If all we really want to determine is which animal can cover the distance from point A to point B in the shortest amount of time, then that lingering fact you may have heard about cheetahs is true. The sinewy cat found mainly in Africa can hit speeds of 64 mph, roughly the speed limit of many major U.S. highways. (Other studies have pegged it at 58 mph.)

That’s under ideal conditions. Normally, cheetahs sprint because they’re after dinner, and if that dinner tries to evade capture, the cheetah will need to stop and resume speed often to keep up. Because of the unpredictable nature of their prey, a cheetah often keeps its speed closer to 33 mph.

When we associate the fastest animal in the world with linear forward movement on land, the cheetah is probably going to come out on top. But not all animals use limbs to propel themselves vertically. The falcon, for example, takes advantage of gravity to descend on prey from above. Like free-falling parachutists, falcons have been known to reach high speeds on descent. The higher the starting point, the more speed they can achieve: One peregrine falcon that began at 15,000 feet (thanks to some human help) reached 183 mph.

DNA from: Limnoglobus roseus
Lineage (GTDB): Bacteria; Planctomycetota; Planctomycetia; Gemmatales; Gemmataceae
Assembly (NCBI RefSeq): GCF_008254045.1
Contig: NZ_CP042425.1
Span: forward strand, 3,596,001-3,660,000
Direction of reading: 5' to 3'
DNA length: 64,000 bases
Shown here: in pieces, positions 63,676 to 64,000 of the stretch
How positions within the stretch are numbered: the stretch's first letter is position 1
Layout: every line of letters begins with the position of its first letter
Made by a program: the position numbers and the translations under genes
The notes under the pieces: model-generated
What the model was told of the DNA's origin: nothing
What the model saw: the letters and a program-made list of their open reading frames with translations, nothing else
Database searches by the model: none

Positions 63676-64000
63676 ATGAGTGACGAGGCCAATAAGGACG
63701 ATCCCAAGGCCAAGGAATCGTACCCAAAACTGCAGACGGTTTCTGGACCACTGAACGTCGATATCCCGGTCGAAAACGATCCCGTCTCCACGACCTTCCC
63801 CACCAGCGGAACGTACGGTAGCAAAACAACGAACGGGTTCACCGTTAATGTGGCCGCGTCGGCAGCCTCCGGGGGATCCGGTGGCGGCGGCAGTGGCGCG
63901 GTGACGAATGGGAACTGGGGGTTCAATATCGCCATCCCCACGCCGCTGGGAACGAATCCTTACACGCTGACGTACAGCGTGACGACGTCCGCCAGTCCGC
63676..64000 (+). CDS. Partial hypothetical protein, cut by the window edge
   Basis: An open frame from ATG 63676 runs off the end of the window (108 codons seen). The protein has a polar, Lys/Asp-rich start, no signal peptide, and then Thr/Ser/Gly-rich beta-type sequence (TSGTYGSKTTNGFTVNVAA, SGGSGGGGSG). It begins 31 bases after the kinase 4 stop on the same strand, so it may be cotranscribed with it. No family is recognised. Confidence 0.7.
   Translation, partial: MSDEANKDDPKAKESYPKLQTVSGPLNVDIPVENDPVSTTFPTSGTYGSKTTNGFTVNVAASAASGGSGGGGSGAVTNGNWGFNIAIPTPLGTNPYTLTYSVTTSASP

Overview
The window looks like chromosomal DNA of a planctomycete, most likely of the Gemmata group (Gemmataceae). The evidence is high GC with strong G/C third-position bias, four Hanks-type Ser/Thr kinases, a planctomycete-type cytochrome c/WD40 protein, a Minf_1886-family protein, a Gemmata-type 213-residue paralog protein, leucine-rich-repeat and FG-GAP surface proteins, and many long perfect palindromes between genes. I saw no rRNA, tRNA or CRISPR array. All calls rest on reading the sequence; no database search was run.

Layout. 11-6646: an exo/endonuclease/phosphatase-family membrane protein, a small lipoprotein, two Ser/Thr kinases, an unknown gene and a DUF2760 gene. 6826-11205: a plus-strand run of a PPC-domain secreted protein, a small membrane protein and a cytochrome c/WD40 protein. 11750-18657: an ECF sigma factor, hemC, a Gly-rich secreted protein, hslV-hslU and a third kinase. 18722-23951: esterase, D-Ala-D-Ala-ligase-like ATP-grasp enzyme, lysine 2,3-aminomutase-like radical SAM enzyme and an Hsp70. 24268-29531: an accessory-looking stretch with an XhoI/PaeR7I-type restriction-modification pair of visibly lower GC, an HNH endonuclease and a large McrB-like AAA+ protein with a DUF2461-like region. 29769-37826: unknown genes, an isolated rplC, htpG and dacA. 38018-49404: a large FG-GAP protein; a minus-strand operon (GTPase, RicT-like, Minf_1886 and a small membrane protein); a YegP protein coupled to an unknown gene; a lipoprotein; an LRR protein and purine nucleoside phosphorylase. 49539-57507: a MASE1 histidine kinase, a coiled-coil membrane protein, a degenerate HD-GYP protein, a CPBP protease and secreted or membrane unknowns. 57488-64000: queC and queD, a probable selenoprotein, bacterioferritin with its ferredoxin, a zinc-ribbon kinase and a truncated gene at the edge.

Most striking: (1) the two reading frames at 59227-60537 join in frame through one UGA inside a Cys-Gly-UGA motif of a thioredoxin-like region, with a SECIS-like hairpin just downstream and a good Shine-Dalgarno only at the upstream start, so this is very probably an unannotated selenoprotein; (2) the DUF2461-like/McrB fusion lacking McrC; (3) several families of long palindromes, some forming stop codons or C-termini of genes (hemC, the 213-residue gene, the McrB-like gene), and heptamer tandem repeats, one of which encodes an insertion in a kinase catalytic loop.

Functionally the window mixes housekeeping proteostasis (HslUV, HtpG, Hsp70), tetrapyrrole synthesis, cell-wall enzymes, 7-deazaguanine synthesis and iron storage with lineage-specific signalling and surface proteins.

The cheetah is also outperformed in water by the sailfish, which can reach speeds of 68 mph when they're breaching waves. For context, a sailfish could swim 200 meters in just 10 seconds; Michael Phelps would need well over a minute to cover the same distance. Killer whales can swim 34 mph—incredibly speedy considering their heft.

Asking which is the fastest animal in the world is a tricky question. Humans tend to think of "fast" in relation to the linear movement we see in racing, but fast can mean a variety of things in the wild. While you may never see most of these animals shift into gear in person, at least one domesticated creature can hit the gas: The greyhound tops out at 43 mph.

Have you got a Big Question you'd like us to answer? If so, let us know by emailing us at bigquestions@mentalfloss.com.